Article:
Monday, November 26, 2007


Note: This is not about the movie.

Beowulf embodies all the virtues in high regard by the people of the the time: strength -- in his case, superhuman strength -- stamina, skill, courage, daring, leadership, a sense of fair play, and most of all, loyalty to his king. Even his boastfulness, which may be interpreted as mere honesty, is in keeping with the qualities of an Anglo-Saxon hero. Beowulf is the quintessential warrior, and for that harsh period, the exemplar of heroism.

Throughout the course of the epic, Beowulf had many opportunities to demonstrate his strength and battle prowess. The one incident, though, that best shows all the qualities of Old English heroism is when he refuses the offer of Hygd, Hygelac's widow, of the kingdom: "...Beowulf would not for any reason be lord over his king's son..." Instead, he merely assumed stewardship until Prince Heardred came to manhood. Beowulf would become king, but under the proper circumstances and following the rules of succession.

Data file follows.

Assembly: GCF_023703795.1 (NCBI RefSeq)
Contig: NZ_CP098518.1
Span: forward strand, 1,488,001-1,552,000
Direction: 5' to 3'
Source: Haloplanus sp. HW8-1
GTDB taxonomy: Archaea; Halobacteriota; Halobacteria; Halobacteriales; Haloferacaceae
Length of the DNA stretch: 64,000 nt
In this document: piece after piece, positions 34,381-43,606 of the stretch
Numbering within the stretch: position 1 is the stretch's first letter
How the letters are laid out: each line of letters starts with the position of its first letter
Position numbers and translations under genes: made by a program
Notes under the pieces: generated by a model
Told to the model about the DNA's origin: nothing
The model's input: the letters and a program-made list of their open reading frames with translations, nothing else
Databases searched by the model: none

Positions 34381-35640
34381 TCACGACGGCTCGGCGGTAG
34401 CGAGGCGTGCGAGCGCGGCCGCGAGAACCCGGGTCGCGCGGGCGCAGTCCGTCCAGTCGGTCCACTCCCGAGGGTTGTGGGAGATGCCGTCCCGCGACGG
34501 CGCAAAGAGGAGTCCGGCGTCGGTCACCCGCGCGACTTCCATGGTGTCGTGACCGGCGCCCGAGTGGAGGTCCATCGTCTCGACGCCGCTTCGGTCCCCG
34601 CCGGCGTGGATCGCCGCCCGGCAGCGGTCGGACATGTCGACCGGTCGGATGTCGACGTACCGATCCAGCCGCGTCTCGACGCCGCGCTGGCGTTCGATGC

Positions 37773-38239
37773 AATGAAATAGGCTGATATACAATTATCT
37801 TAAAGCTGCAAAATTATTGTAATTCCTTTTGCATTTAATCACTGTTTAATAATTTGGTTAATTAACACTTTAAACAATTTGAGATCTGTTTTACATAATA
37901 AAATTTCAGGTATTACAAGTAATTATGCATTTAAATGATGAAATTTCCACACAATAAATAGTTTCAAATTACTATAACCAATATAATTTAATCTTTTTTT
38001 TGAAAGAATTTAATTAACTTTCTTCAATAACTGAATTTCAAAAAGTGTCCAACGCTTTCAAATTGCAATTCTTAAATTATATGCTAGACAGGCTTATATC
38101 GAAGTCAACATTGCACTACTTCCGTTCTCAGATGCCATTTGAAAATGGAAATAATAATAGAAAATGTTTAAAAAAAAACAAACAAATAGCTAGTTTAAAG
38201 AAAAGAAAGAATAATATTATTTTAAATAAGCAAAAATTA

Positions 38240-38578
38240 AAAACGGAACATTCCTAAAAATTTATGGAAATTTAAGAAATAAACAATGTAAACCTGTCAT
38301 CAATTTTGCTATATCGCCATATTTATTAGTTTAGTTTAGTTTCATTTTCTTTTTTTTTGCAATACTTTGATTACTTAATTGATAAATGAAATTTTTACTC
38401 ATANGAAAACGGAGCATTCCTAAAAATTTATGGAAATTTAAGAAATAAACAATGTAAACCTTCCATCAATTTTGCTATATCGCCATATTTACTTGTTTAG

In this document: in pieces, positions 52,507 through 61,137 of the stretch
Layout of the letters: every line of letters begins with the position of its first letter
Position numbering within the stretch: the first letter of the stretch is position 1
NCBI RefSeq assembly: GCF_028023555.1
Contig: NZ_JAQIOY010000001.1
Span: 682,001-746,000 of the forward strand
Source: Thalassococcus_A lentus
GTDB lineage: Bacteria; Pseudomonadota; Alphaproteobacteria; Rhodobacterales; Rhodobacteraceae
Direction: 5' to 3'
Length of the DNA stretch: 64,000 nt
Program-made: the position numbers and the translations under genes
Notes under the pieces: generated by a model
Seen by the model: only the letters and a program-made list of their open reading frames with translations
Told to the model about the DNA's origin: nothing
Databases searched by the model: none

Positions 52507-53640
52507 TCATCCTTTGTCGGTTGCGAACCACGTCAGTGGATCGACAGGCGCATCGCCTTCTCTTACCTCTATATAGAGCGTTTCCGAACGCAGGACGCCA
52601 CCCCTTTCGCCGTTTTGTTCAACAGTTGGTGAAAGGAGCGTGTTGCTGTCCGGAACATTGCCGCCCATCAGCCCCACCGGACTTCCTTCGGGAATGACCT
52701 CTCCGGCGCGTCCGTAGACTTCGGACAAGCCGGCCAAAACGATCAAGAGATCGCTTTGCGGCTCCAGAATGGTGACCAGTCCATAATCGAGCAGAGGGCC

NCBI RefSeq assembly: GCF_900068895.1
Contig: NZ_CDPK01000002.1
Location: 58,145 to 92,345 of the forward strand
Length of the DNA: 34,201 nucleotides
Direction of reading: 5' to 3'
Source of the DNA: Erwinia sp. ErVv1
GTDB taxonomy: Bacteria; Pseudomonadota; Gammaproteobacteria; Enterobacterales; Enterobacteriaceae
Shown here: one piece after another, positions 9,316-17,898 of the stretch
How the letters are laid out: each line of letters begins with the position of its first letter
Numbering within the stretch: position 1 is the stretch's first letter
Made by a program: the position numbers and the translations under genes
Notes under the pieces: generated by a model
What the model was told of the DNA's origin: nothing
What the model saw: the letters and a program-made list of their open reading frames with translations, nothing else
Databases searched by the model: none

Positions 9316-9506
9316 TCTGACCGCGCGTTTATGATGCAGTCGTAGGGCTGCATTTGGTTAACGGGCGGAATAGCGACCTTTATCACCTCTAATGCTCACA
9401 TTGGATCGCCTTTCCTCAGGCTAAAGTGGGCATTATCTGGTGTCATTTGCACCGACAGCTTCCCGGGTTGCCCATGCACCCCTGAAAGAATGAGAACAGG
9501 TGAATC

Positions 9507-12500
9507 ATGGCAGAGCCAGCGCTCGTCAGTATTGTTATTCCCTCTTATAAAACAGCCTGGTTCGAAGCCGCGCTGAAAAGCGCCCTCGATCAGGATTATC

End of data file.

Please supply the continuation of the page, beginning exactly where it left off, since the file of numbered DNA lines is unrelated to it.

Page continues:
The people of the time believed that death was the ultimate end, and the path therein already dictated by Fate (or, in Anglo-Saxon, Wyrd); hence the term "fatal doom," the end to which men are fated. What mattered was how one faced this end. This idea comes up several times in the epic, either in the narration or in the warrior's boast. The best summary is spoken by Beowulf himself: "Each of us must await the end of this life. He who wishes will work for glory before death."

The Christian influence on "Beowulf" is most significant in the association between Fate/Wyrd and the Will of God. The two are used almost interchangeably. Beowulf, for example, says, "God...shall decide who shall be taken by death." In the context of the text, though, they are distinct concepts. As Fate is a deeply ingrained part of the culture and philosophy of life of that period, this appropriation to Christianity shows how deep the Christian influence had become at the time the poem was set down.